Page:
Maybe the horses did so well partly because they wete a missing part of the ecology. Long before, were there horses or other large herbivores that were wiped out by hunter gatherers?
Comment by Daniel W on November 16, 2013 at 8:25pm
Joan what a beautiful area!
Comment by Joan Denoo on November 16, 2013 at 12:28pm
Rndall, your harvest sounds delicious and beautiful. Autumn chores getting ready for the long winter is one of my favorite seasons. You know how to care for your garden and produce; pickled beets taste so good. The smells, both indoors and out awaken deep feelings. How is your body holding up?
Comment by Randall Smith on November 16, 2013 at 7:49am

Mid November garden activities: cleaned and fertilized asparagus bed, removed cages and support poles, dug beets (to store or pickle), filled 3 large cages with leaves and pine needles, planted peach seeds (nectarines didn't germinate last year--I suppose because they're hybrids?), spread compost, and pick/dig up Brussels sprouts, kale, arugala, carrots, parsnips, etc. when needed. And that's only half of it!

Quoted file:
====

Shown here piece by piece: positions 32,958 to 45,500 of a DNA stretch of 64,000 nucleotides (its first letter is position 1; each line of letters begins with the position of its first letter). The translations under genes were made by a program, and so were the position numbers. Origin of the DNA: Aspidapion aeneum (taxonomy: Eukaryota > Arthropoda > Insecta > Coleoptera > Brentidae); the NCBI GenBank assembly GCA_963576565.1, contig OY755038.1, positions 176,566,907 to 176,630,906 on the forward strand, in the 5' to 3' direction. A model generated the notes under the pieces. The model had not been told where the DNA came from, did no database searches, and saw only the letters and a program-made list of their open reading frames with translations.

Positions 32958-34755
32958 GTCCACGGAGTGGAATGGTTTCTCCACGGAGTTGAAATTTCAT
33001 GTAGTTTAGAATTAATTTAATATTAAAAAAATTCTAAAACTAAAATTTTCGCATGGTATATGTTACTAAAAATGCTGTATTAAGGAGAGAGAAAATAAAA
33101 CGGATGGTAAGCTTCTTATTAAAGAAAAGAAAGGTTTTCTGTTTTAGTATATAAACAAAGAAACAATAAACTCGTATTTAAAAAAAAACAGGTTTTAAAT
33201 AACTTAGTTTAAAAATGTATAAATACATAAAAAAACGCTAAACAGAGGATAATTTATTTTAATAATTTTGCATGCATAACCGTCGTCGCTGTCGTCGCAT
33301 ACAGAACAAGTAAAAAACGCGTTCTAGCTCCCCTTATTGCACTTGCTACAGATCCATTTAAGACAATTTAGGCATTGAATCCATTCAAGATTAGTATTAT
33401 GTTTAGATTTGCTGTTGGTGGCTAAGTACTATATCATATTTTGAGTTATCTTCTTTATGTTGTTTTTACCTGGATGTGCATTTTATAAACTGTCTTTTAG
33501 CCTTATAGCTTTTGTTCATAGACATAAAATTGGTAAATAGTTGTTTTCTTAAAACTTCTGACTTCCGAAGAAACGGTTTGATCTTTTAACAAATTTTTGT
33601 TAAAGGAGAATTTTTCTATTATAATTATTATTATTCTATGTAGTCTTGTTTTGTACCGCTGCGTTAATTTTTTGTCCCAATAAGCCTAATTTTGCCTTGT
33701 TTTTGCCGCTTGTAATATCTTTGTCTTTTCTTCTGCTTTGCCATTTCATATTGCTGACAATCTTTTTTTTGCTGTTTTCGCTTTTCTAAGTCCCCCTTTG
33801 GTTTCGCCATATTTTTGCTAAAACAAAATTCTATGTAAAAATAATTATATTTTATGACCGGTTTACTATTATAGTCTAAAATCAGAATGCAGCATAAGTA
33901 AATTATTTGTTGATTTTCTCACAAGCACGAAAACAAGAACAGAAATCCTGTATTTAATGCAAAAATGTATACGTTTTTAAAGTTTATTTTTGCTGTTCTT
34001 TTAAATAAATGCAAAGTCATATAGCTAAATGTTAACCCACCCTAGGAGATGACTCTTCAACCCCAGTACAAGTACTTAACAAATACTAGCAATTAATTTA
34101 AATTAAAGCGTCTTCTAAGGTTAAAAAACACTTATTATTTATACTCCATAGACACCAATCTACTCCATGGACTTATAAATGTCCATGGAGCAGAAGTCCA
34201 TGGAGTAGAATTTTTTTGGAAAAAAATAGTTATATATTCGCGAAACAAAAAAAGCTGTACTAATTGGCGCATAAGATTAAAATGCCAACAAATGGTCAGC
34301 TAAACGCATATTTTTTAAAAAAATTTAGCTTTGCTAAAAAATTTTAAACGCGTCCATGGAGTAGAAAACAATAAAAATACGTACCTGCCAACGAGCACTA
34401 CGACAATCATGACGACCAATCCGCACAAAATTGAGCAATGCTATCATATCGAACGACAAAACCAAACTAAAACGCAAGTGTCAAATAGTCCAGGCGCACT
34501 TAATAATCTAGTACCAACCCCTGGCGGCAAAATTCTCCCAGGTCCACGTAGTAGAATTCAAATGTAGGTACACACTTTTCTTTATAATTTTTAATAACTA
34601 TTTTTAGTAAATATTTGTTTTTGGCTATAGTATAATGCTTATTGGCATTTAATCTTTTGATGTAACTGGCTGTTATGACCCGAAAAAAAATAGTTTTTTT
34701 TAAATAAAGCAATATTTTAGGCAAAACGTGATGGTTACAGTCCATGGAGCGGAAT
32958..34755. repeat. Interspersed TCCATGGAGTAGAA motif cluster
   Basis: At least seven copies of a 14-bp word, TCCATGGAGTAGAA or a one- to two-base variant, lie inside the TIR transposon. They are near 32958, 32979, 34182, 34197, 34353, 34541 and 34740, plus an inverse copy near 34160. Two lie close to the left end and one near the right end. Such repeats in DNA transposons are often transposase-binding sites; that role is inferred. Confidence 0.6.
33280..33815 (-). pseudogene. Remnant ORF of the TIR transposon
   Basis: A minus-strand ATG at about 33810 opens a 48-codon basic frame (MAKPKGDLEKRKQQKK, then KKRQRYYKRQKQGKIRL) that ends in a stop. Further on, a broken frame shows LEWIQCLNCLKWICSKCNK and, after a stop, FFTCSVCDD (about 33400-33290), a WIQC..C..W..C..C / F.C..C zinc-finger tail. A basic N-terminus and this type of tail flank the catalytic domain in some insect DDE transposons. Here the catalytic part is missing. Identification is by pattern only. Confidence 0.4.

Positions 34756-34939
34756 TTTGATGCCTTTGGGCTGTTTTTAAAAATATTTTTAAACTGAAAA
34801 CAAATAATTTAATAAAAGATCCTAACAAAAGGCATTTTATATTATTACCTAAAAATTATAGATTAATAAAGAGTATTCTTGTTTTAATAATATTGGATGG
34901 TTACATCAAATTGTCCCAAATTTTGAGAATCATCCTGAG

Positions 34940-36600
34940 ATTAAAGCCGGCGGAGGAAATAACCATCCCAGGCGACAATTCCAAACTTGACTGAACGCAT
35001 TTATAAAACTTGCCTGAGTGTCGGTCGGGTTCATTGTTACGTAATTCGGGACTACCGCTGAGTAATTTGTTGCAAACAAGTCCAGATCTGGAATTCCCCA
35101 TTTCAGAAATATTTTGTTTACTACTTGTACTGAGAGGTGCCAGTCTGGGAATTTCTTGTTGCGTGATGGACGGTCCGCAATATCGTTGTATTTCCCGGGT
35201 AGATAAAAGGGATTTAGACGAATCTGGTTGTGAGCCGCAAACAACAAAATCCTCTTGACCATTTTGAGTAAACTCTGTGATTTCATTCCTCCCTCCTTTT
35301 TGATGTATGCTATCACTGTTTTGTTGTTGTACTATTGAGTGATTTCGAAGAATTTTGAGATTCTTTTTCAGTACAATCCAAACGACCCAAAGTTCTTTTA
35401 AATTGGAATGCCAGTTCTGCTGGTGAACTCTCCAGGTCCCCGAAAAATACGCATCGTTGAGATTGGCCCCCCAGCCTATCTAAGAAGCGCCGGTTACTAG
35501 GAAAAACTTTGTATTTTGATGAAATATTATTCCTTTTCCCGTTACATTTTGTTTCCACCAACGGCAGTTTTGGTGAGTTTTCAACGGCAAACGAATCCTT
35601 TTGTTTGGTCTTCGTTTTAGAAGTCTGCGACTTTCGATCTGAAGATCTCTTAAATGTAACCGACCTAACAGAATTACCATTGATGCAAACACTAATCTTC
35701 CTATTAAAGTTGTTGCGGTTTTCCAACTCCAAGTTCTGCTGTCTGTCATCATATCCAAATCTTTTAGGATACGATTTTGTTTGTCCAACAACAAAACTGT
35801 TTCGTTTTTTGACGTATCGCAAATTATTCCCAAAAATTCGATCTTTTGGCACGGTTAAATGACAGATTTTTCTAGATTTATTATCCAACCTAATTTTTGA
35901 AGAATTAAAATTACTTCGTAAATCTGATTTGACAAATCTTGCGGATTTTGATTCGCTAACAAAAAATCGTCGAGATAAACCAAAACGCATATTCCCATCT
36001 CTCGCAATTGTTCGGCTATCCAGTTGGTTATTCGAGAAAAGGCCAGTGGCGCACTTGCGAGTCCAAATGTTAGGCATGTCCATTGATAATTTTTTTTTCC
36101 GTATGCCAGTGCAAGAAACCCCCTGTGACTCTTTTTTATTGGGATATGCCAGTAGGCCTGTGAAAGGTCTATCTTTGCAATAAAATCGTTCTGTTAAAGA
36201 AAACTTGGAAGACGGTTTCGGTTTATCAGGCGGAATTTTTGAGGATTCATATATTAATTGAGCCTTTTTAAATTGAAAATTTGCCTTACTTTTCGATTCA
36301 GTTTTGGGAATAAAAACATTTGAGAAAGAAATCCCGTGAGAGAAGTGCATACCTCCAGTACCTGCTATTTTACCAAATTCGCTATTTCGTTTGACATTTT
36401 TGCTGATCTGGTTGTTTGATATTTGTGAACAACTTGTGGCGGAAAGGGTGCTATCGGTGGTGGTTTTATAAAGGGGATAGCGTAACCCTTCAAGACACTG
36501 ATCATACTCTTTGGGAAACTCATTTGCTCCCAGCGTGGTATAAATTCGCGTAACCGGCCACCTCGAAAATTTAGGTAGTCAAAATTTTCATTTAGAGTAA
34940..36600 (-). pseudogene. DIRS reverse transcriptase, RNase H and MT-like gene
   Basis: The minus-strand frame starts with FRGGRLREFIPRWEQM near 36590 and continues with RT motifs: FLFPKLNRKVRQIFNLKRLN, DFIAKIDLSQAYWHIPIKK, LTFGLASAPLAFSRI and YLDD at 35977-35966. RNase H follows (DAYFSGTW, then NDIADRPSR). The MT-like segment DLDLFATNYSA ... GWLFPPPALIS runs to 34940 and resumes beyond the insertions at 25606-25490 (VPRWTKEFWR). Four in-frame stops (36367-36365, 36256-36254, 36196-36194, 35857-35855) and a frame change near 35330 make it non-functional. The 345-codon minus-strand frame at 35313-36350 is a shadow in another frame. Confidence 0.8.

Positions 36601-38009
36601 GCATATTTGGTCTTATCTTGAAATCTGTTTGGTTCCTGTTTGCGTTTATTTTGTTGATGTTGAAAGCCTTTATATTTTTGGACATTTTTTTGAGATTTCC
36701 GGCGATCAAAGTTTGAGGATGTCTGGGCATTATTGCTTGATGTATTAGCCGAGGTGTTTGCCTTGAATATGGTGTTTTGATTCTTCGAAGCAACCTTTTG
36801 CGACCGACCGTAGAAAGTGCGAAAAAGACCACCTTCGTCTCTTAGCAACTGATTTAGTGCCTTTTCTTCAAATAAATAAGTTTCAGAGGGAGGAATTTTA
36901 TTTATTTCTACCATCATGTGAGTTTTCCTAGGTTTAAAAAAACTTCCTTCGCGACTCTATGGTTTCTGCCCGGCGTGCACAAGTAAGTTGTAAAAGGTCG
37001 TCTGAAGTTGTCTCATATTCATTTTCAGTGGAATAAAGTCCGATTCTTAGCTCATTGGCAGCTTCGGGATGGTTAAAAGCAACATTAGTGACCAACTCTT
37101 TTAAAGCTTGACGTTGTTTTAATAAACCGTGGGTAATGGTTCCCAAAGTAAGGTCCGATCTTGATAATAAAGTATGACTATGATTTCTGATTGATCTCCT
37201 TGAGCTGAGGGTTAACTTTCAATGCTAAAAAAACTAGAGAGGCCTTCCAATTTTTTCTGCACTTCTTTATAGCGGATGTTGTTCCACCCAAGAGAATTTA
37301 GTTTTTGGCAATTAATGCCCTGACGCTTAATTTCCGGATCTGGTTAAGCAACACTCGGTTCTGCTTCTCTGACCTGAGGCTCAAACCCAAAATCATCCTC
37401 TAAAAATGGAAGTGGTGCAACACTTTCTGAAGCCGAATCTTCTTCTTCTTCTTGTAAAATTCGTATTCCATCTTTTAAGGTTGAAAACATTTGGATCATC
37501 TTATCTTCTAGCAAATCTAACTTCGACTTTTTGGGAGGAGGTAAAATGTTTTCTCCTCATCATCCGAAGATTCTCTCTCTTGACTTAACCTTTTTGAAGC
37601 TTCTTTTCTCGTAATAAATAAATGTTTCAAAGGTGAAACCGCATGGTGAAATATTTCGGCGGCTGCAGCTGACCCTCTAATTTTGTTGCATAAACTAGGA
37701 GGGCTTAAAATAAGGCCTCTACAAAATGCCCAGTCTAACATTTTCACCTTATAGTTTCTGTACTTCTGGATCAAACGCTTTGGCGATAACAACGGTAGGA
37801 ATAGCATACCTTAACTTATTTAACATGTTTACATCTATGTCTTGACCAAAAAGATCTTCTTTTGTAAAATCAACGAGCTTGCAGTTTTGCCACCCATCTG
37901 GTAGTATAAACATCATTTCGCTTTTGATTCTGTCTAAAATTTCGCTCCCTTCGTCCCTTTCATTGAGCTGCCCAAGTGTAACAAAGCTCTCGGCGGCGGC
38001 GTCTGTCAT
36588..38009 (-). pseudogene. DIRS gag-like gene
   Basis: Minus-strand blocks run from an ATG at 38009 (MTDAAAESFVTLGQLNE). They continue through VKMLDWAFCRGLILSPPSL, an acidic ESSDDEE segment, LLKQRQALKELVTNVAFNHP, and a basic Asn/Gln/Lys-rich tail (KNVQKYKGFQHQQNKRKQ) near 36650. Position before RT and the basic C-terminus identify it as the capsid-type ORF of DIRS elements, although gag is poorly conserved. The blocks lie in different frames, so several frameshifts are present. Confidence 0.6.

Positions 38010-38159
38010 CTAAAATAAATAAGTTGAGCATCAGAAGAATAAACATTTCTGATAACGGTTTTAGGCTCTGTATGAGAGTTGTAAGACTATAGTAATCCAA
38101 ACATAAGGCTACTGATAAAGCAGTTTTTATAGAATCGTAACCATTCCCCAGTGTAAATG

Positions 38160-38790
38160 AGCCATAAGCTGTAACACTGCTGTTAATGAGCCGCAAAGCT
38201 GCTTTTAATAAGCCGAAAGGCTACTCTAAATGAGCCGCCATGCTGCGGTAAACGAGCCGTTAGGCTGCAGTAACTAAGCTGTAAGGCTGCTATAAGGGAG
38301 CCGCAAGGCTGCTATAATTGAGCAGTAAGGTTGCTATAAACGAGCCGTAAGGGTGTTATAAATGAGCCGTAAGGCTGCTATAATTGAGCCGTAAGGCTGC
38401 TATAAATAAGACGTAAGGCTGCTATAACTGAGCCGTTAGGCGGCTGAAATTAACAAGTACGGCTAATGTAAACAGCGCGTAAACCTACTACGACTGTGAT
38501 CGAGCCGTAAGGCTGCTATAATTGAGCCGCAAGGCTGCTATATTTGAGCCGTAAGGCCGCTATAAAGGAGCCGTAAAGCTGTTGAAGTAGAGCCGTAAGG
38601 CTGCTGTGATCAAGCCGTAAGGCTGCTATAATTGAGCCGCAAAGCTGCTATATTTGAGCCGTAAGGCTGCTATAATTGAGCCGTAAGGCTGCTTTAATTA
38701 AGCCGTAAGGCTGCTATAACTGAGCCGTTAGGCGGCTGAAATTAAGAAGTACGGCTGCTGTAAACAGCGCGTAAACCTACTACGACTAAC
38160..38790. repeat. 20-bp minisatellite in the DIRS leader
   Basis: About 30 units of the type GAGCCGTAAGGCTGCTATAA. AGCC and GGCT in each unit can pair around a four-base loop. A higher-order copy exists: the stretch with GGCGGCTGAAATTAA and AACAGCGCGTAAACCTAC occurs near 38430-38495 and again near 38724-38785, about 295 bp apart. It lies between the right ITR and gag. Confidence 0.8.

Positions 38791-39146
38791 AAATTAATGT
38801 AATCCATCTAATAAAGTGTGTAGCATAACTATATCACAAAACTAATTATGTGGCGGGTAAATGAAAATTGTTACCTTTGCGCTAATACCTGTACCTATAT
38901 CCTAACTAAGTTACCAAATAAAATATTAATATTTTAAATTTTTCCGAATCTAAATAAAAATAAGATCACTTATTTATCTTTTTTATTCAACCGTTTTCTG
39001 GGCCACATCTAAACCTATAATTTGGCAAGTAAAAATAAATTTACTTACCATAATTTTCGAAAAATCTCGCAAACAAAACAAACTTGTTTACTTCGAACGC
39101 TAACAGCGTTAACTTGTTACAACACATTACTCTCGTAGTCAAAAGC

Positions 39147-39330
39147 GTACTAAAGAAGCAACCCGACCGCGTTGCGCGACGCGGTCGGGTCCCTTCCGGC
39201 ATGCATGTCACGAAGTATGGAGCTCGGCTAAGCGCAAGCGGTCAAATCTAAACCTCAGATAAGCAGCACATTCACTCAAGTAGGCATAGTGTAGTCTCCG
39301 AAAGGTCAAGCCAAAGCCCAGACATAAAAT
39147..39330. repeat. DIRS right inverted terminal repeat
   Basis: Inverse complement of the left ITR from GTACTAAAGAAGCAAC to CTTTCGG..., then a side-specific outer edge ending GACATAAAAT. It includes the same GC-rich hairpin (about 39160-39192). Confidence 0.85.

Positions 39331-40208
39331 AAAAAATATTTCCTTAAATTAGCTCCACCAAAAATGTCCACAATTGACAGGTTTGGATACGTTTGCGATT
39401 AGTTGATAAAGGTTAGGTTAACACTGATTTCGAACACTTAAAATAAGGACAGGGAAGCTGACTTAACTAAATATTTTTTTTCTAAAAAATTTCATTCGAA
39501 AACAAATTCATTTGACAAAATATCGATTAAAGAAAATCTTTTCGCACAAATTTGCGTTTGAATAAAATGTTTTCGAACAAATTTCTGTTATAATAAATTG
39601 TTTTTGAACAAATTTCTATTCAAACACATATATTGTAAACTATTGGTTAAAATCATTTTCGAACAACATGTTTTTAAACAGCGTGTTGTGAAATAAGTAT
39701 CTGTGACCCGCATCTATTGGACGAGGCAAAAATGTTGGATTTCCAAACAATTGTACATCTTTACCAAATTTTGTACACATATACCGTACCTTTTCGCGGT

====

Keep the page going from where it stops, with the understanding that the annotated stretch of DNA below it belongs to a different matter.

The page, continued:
Comment by Plinius on November 12, 2013 at 6:21am

Don't stop, tell us more, Joan!

Comment by Joan Denoo on November 11, 2013 at 9:42pm

South of Spokane is the Palouse farmland, created by Pliocene deposits of an inland sea, overlaid by basaltic flows. Volcanic ash blew in for eons from the east caused by the buildup of the Rockies and from the west caused by the Cascade eruptions creating very rich soils. Glaciation and ice age floods created fine dust or loess that blew in and covered the basalts. Water flows through the basalts, watering the soils.

These features are the same as the rich grain fields I saw in Turkey, caused by the same geologic forces. The major difference I saw was women dressed head to toe in heavy coats, with bandanas on their heads, using scythes to cut the wheat, gather it in bunches and load it on wagons pulled by mules. Harvest time in Turkey has very hot temperatures, well into the 90 degrees +. I saw no harvesting equipment such as we have in the Palouse. 

Palouse is named after the horses, introduced by the Spaniards in the south and east. The horses multiplied and reached the northwest around 1700. The Nez Perce tribe learned to train them and changed from fish, hunter, gatherer people to a more active hunter group.  

Well, that is a lot more than you want to know, I am sure.